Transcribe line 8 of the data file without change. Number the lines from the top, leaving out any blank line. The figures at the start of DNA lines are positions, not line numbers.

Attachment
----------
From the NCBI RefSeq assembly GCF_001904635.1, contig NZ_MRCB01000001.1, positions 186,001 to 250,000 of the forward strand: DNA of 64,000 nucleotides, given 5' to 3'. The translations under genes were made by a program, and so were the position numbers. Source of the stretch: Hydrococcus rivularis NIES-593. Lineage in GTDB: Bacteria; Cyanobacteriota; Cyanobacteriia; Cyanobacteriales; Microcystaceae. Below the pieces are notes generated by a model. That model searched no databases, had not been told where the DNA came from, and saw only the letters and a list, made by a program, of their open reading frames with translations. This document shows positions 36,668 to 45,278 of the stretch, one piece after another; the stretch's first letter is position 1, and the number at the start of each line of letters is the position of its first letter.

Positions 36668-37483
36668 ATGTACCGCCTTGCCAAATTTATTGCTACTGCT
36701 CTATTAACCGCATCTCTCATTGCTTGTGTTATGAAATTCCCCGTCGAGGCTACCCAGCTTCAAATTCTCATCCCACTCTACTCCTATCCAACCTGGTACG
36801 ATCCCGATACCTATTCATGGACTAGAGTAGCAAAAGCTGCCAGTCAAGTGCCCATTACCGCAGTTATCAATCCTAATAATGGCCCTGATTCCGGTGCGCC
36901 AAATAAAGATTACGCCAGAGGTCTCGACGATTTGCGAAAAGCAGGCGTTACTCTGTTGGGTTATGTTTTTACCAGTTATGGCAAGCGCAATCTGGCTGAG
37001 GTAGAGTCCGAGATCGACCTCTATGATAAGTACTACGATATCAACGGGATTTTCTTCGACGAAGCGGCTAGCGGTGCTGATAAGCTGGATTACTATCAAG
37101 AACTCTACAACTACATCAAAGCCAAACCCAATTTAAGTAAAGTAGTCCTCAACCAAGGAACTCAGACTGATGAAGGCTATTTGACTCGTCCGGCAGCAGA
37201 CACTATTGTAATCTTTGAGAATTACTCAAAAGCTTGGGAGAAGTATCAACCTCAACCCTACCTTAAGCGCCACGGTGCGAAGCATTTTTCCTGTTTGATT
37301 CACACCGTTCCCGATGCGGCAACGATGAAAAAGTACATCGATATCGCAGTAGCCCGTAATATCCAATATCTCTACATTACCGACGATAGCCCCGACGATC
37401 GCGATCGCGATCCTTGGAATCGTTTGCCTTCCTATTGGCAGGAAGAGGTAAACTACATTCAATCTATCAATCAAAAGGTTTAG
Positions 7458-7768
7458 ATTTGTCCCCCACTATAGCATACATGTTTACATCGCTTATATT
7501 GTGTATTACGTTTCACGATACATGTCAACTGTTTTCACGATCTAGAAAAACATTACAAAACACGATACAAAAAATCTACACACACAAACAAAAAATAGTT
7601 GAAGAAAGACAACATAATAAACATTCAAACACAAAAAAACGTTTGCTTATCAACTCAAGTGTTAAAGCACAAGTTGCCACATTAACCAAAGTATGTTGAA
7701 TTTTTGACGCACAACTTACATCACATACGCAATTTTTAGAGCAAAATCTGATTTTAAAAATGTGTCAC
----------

37101 AACTCTACAACTACATCAAAGCCAAACCCAATTTAAGTAAAGTAGTCCTCAACCAAGGAACTCAGACTGATGAAGGCTATTTGACTCGTCCGGCAGCAGA